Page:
Ransomware is currently one of the most prevalent infosec threats. This type of attack is becoming more dangerous for targets and more lucrative for criminals: average ransoms demanded jumped (PDF) from $294 in 2015 to $679 in 2016. The US Federal Bureau of Investigations (FBI) estimates that ransomware generated around $1 billion in revenue for criminals by the end of 2016.

Over the next two years, cyber criminals behind ransomware will shift their attention to 'smart devices' permanently connected to the Internet. While holding specific devices for ransom will offer lucrative ways to grow their revenues, attackers will also use these devices as gateways to install ransomware on other devices and systems throughout an organization.

The downstream impacts, such as interruptions to business operations and automated production lines, may appear severe, but will fade into the background when lives are put at risk by attacks on medical implants or vehicle components. Simply restoring from a data backup, rather than paying the attacker, will not be an option. An affected organization will face the potential of a double financial hit: a large ransom to protect its people or resume normal operations plus significant expenses related to repairing and strengthening security measures.

Every organization should take immediate action to identify how they are currently using connected devices, how they plan to increase usage in the future, and what the impact will be if one or more devices are rendered inoperable by ransomware. It’s paramount to implement appropriate business continuity plans including back-up systems, disaster recovery, and incident response. Those who fail to act should expect to pay more, more often.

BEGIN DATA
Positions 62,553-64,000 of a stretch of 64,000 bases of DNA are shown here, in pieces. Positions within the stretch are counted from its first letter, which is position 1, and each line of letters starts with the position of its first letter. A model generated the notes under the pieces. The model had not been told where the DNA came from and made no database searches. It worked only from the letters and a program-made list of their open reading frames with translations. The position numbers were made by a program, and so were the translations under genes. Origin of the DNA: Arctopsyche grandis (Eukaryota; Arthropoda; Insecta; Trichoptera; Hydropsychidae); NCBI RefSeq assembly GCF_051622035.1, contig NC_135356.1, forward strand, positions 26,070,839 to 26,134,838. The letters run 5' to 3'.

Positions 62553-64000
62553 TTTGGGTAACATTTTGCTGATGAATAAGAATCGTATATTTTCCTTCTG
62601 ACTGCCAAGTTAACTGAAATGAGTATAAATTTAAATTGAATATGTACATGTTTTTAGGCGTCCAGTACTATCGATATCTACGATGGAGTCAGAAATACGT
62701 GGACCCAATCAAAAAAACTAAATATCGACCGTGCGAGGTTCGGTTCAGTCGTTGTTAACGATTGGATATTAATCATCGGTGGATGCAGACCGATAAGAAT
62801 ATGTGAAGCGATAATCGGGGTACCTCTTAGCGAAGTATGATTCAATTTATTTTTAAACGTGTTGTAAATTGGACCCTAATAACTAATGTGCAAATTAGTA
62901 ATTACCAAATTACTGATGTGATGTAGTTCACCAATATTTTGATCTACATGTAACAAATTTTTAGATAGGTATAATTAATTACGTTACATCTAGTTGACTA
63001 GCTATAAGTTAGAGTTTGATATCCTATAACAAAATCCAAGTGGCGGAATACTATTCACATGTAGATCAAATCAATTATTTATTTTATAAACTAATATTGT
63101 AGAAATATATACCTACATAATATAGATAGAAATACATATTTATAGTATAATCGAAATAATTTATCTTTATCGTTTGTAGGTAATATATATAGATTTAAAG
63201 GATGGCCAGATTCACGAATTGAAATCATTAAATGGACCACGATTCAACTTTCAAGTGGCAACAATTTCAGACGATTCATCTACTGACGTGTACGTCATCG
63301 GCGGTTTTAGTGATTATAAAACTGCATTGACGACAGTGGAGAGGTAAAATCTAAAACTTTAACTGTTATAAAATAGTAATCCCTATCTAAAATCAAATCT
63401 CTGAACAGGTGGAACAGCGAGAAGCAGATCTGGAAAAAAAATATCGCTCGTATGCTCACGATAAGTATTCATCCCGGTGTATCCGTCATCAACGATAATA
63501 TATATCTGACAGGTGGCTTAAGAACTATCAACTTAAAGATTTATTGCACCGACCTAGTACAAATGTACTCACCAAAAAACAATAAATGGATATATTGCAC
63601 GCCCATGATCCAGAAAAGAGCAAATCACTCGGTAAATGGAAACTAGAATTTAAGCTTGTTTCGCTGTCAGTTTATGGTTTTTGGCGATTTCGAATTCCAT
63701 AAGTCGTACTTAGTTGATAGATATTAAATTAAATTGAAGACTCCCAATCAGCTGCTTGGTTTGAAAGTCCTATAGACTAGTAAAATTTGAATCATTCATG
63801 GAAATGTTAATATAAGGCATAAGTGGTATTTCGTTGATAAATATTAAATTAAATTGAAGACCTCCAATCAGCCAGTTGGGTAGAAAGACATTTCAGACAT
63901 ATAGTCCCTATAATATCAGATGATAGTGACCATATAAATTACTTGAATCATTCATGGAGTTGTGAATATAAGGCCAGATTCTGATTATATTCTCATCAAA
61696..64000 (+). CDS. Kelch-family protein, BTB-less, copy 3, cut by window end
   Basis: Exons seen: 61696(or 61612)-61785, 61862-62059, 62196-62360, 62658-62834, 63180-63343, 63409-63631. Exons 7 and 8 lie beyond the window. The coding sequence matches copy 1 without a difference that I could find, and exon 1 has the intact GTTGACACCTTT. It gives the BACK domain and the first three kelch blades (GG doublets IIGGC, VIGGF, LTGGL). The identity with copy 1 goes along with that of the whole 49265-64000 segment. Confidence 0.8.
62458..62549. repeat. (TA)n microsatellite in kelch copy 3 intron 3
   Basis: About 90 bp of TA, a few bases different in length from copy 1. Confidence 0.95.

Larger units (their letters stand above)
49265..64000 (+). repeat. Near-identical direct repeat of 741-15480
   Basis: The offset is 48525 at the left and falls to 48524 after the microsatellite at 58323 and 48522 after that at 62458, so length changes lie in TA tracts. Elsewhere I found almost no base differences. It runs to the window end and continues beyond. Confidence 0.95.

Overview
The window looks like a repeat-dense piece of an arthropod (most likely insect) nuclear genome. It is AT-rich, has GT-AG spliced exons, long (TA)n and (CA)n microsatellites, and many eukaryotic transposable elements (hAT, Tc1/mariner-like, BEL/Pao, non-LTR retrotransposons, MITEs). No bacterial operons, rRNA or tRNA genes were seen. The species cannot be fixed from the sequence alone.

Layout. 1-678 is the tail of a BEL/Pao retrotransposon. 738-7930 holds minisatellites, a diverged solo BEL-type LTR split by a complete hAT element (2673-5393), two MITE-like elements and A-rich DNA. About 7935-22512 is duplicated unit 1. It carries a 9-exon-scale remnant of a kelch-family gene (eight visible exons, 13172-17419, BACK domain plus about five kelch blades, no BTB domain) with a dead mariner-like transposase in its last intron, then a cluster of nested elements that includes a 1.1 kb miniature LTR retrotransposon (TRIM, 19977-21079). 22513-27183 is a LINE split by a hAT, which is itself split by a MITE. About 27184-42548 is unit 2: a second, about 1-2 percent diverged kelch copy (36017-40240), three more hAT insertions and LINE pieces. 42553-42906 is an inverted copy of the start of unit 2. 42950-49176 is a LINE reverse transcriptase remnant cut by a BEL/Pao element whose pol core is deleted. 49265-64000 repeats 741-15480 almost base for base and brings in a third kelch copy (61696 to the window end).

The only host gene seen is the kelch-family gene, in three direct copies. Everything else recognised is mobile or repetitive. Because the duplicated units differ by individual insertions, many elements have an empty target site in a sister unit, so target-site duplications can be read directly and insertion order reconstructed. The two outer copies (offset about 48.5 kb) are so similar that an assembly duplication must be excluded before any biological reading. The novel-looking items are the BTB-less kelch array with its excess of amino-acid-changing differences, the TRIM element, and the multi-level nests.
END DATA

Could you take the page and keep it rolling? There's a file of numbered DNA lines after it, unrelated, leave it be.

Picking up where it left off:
Privileged Insiders Coerced Into Giving Up the Crown Jewels

Even in the cyber-crime era, the age-old threat of violence still spreads fear. To achieve greater gains, well-funded criminal groups will combine their substantial global reach and digital expertise with intimidation or savagery to threaten privileged insiders into giving up mission-critical information assets such as financial details, intellectual property (IP) and strategic plans.

Ruthless criminal groups, rogue competitors and nation states will directly target mission-critical information assets, designated as such by their value to the organization and the business impact if compromised. Consequently, an organization should take steps to identify and record these assets. The individuals with access to, or responsibility for, the management and protection of these assets should also be identified on that record. At the same time, procedures can be put in place for individuals to report any coercion or threat, and arrangements made for anyone affected to receive appropriate protection.

An organization that loses any of their crown jewels to attackers will be impacted by heavy financial losses and brand damage when planned products are copied and released earlier by competitors. Targeted organizations that cannot guarantee the safety of their highly skilled privileged insiders may find recruitment and retention increasingly difficult.